Дата: 03 февраля 1999 (1999-02-03) От: Alexander Bondugin Тема: Получены первые изображения с помощью ИК-телескопа Subaru Привет всем! Вот, свалилось из Internet... Получены первые изображения с помощью ИК-телескопа Subaru Получены первые изображения, сделанные с помощью недавно начавшего работу крупнейшего в мире телескопа Subaru, исследующего космос в видимом и ИК-диапазоне длин волн. Этот японский телескоп находится на Гавайских островах на вершине вулкана Мауна-Ки. Его обслуживанием занимается Японская национальная астрономическая обсерватория. Уже получены фотографии Юпитера и Сатурна (на снимке, Сатурн справа), туманности Ориона, самого дальнего из известных квазаров во Вселенной и других объектов. Фотографии можно посмотреть по адресу http://chain.mtk.nao.ac.jp/outreach/press_releases/990128/. Источник: InfoArt News Agency Hа сегодня все, пока! =SANA=
    Дата: 03 февраля 1999 (1999-02-03) От: Alexander Bondugin Тема: Получены первые изображения с помощью ИК-телескопа Subaru (картинка) Привет всем! Вот, свалилось из Internet... section 1 of 1 of file space-02.jpg < uuencode 5.32 by R.E.M. > begin 644 space-02.jpg M_]C_X``02D9)1@`!``$`2P!+``#__@`?3$5!1"!496-H;F]L;V=I97,@26YC M+B!6,2XP,0#_VP"$``@%!@<&!0@'!@<)"`@)#!0-#`L+#!D2$P\4'AH?'QT: M'1PA)2\H(2,M(QP=*3@J+3$R-38U("@Z/CHT/B\T-3,!"`D)#`H,&`T-&#,B M'2(S,S,S,S,S,S,S,S,S,S,S,S,S,S,S,S,S,S,S,S,S,S,S,S,S,S,S,S,S M,S,S,S,S,__$`:(```$%`0$!`0$!```````````!`@,$!08'"`D*"P$``P$! 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    Дата: 03 февраля 1999 (1999-02-03) От: Alexander Bondugin Тема: Тестирование космического телескопа Chandra будет продолжено Привет всем! Вот, свалилось из Internet... Тестирование космического телескопа Chandra будет продолжено [SpaceViews] NASA приняло решение о продлении на неделю тестирования оборудования космического телескопа Chandra X-Ray Observatory ("Chandra"). Ранее испытания было решено продолжить из-за возможных проблем с некоторыми электронными системами корабля. Hа основе результатов дополнительных испытаний будут сделаны выводы о необходимости замены некоторых электронных плат. Решение о продлении испытаний было принято после проблем, возникших при тестировании другого космического корабля, в котором используются аналогичные электронных компоненты. Одна неделя задержки при испытаниях означает, что запуск космического телескопа будет отложен как минимум на 5 недель. Сейчас предполагается, что он будет выведен в космос "шаттлом" Columbia в середине мая. Если же в результате испытаний будет сделан вывод о необходимости замены части электронных плат, то запуск будет вновь отложен на пока не определенное время. Ранее планировалось запустить космический телескоп Chandra в августе 1998 г., но проблемы с его сборкой отодвинули старт на декабрь. Однако в октябре после возникновения проблем с электроникой корабля дата старта была вновь передвинута, на этот раз на начало апреля. Источник: InfoArt News Agency Hа сегодня все, пока! =SANA=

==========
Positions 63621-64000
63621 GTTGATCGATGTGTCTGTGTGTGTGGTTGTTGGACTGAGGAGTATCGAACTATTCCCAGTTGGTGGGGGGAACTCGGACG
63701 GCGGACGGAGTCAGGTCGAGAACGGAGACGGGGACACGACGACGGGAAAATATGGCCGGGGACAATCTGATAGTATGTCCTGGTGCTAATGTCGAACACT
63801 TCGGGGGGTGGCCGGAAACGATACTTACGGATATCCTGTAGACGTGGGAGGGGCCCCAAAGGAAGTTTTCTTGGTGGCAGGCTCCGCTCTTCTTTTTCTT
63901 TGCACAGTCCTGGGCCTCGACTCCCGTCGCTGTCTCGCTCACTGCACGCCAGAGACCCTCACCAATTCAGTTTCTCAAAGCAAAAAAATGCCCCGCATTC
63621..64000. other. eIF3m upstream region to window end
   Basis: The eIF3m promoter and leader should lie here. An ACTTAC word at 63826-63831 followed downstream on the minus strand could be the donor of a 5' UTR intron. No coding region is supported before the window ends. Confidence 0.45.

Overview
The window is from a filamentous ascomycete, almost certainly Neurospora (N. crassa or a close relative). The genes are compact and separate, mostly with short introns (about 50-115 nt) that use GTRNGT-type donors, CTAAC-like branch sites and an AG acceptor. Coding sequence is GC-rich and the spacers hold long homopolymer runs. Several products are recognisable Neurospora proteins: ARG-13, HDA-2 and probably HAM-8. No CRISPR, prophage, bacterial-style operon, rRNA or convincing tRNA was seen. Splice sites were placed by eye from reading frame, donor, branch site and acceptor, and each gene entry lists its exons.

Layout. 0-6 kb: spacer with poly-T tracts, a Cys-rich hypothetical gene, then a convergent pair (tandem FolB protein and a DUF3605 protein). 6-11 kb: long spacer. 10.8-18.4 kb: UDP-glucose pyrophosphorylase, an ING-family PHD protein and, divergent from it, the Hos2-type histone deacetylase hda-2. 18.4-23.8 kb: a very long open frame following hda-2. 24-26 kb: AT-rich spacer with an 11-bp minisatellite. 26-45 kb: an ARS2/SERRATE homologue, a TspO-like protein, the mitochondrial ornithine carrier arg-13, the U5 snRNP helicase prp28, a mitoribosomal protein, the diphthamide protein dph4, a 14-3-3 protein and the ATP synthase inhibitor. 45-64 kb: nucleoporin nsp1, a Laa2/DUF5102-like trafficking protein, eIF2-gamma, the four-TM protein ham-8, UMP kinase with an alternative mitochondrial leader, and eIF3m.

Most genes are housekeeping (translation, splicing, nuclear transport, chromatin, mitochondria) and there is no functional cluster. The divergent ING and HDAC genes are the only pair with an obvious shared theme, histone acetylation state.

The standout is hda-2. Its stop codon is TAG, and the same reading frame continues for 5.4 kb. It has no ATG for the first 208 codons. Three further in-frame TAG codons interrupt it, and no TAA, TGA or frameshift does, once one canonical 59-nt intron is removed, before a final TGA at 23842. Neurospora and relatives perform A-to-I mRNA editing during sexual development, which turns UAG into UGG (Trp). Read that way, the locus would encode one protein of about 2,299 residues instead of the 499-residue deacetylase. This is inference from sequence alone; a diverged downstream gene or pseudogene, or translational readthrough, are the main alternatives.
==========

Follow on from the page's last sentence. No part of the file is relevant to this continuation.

Дата: 03 февраля 1999 (1999-02-03) От: Alexander Bondugin Тема: Тестирование космического телескопа Chandra (картинка) Привет всем! Вот, свалилось из Internet... section 1 of 1 of file sv-01292.jpg < uuencode 5.32 by R.E.M. > begin 644 sv-01292.jpg M_]C_X``02D9)1@`!`0```0`!``#_VP!#`!`+#`X,"A`.#0X2$1`3&"D;&!86 M&#(D)AXI.S0^/3HT.3A!25Y004591C@Y4F]366%D:6II/T]S>W)F>EYG:67_ MVP!#`1$2$A@5&#`;&S!E0SE#965E965E965E965E965E965E965E965E965E M965E965E965E965E965E965E965E967_P``1"`"``,@#`2(``A$!`Q$!_\0` M'P```04!`0$!`0$```````````$"`P0%!@<("0H+_\0`M1```@$#`P($`P4% M!`0```%]`0(#``01!1(A,4$&$U%A!R)Q%#*!D:$((T*QP152T?`D,V)R@@D* M%A<8&1HE)B<H*2HT-38W.#DZ0T1%1D=(24I35%565UA96F-D969G:&EJ<W1U M=G=X>7J#A(6&AXB)BI*3E)66EYB9FJ*CI*6FIZBIJK*SM+6VM[BYNL+#Q,7& MQ\C)RM+3U-76U]C9VN'BX^3EYN?HZ>KQ\O/T]?;W^/GZ_\0`'P$``P$!`0$! 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    Дата: 03 февраля 1999 (1999-02-03) От: Alexander Bondugin Тема: Экипаж станции "Мир" собирается осветить Землю Привет всем! Вот, свалилось из Internet... Экипаж станции "Мир" собирается осветить Землю Экипаж российской орбитальной станции "Мир" собирается в четверг 4 февраля провести эффектный эксперимент "Знамя" с использованием огромного зеркала, которое должно отразить солнечный свет и направить его на Землю. Зеркало представляет собой очень прочную мембрану диаметром чуть более 25 м, покрытую тонким металлическим слоем. Оно должно как Луна отразить свет Солнца на территорию Европы и Северной Америки. Сейчас эта мембрана в сложенном виде укреплена на грузовом корабле "Прогресс", пристыкованном к станции. 4 февраля в 13 ч 04 мин по московскому времени космонавты Геннадий Падалка и Сергей Авдеев должны будут отстыковать "Прогресс" от "Мира" и отвести его на расстояние порядка 350 м, в 14 ч 34 мин будет дан сигнал на разворачивание зеркала. После того как зеркало полностью раскроется, экипаж должен будет так ориентировать "Прогресс", чтобы пятно света заняло устойчивое положение на земной поверхности. Предполагается освещать земную поверхность в районе между 48 и 51 градусом северной широты. Свет Солнца, отраженный от зеркала, будет иметь яркость как 10 лун. Hа земле будет освещаться круг диаметром 5-7 км. В безоблачную погоду луч должен быть виден на расстоянии до 300 км. Освещение каждого участка будет вестись через 8-10 мин после захода солнца. В 16 ч 12 мин планируется осветить район Караганды и озера Зайсан, далее лучик пойдет на запад и в 17 ч 45 мин будет освещать район Саратова - Актюбинска, в 19 ч 18 мин - Полтаву, в 20 ч 50 мин - район Льежа - Франкфурта. Затем будет сделан перерыв на 3 часа для отдыха экипажа. В 2 ч 54 мин 5 февраля зайчик осветит Виннипег и Квебек, в 4 ч 30 мин - район Калгари. В 5 ч 13 мин произойдет отстрел зеркала от "Прогресса". Затем "Прогресс", на котором сейчас собран накопившийся на станции мусор, сгорит в верхних слоях атмосферы. В 1993 г. уже была сделана попытка проведения аналогичного эксперимента, но зеркало тогда было существенно меньших размеров и зайчик продержался совсем недолго, поэтому его с трудом могли увидеть только те, кто знал его местоположение. Источник: InfoArt News Agency Hа сегодня все, пока! =SANA=